I even managed to turn one of the most beautiful street artists out there into a cartoon character, as per the assignment.
I liked feeling the rapid flow of paint, beginning to sense the line before spraying and using my whole body to paint a line or a curve. I have watched painters and it is like watching them dance or conduct a symphony. I loved getting a better understanding of what they do, and it makes me respect their mad skills even more. If I had more time, I would learn to draw first, but time is short, so I dove in, head first, to spray painting. If I could draw with ease, it would be fun to try painting a character.
When I left class, I was energised. I could have skipped to the tube. Both teachers used the same magic word during the lesson: Play. I have said it before…the art of creative play is essential for the soul. It is essential for the life force.
There is nothing frivolous in it.
Creative play is essential. There is so much I can no longer do, physically, because my body is at war with itself. But I can take my heart and soul out for some play, and wonder at the colours still available.
This week was a really tough week. I had that intense interview and I also experienced triggers that took me back to the the darkest period of my life, when I was a victim of crime. This week we watched Trump soar ahead in the US primaries despite (or perhaps because of) his racist rhetoric, and we sat powerless as part of the makeshift refugee camp in Calais was burned down and inhabitants tear gassed in the name of preserving their dignity. Privately, my flatmate and companion of the last half year moved home to Paris this week. It was a week when the most practically optimistic person I know shared that she thought that there would be no human race left, once we reached the Singularity. It was a week when we breached the 2 degree threshold that signals the tipping point for catastrophic climate change. It was a week that, if I could, I would have slept through, in order to escape the emotional pain, which has been my only recourse when the physical pain gets to be too much. And so, it was essential, amidst the heartbreaking reality of the week, to play.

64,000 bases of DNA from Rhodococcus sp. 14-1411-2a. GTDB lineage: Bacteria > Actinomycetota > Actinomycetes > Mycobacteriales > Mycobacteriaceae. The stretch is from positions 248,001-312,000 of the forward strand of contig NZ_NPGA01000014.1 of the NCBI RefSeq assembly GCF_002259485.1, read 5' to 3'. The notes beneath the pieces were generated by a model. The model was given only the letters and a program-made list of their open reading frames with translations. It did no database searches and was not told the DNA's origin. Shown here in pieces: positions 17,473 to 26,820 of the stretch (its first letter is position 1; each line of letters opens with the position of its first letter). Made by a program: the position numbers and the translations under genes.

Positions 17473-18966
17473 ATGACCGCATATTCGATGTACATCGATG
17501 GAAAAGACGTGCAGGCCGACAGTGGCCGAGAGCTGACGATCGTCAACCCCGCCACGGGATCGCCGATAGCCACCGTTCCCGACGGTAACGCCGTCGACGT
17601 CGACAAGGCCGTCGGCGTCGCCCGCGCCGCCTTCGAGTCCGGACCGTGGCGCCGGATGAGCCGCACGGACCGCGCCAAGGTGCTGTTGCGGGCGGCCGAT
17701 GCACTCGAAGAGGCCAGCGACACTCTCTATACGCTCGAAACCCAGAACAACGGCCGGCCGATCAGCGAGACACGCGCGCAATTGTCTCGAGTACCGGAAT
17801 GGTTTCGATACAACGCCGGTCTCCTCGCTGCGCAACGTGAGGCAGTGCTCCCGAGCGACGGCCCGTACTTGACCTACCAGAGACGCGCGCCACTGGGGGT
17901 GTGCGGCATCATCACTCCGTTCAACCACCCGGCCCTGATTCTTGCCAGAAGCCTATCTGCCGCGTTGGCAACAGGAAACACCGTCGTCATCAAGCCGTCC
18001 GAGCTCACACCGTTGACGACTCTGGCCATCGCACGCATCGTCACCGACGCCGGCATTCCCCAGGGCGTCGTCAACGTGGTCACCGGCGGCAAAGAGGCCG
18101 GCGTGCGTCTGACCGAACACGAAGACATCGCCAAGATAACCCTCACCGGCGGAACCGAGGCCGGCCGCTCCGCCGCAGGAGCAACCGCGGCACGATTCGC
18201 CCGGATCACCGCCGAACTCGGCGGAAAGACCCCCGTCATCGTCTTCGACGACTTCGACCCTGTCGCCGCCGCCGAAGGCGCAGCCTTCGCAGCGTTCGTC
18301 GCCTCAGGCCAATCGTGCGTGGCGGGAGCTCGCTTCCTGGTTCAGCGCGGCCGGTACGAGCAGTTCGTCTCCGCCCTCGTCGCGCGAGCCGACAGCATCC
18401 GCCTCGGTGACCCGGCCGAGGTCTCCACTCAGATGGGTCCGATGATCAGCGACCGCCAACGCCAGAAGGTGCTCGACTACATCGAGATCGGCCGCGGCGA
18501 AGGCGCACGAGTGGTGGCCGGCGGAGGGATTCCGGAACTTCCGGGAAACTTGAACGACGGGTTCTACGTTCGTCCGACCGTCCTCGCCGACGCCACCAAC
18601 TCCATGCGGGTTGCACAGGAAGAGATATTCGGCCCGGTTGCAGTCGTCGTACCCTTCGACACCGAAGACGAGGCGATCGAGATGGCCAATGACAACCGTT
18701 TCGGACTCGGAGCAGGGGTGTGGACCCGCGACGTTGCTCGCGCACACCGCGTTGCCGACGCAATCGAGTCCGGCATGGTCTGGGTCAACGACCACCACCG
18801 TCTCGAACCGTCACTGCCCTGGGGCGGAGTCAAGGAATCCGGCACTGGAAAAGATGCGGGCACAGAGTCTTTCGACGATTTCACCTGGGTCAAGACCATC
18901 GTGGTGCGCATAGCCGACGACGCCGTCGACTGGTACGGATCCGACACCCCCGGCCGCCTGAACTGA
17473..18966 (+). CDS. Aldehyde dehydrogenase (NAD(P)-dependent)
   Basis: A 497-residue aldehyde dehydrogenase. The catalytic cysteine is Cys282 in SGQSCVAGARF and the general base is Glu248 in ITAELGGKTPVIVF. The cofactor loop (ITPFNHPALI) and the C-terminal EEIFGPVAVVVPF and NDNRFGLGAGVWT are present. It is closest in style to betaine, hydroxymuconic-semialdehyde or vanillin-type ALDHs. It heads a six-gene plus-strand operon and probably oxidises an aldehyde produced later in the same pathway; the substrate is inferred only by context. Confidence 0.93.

I got in touch with the best of me, which is also the best in all of us. Instead of losing hope for humanity, I held on to the knowledge that the emotional palette we see spreading now is not the only selection available to us all.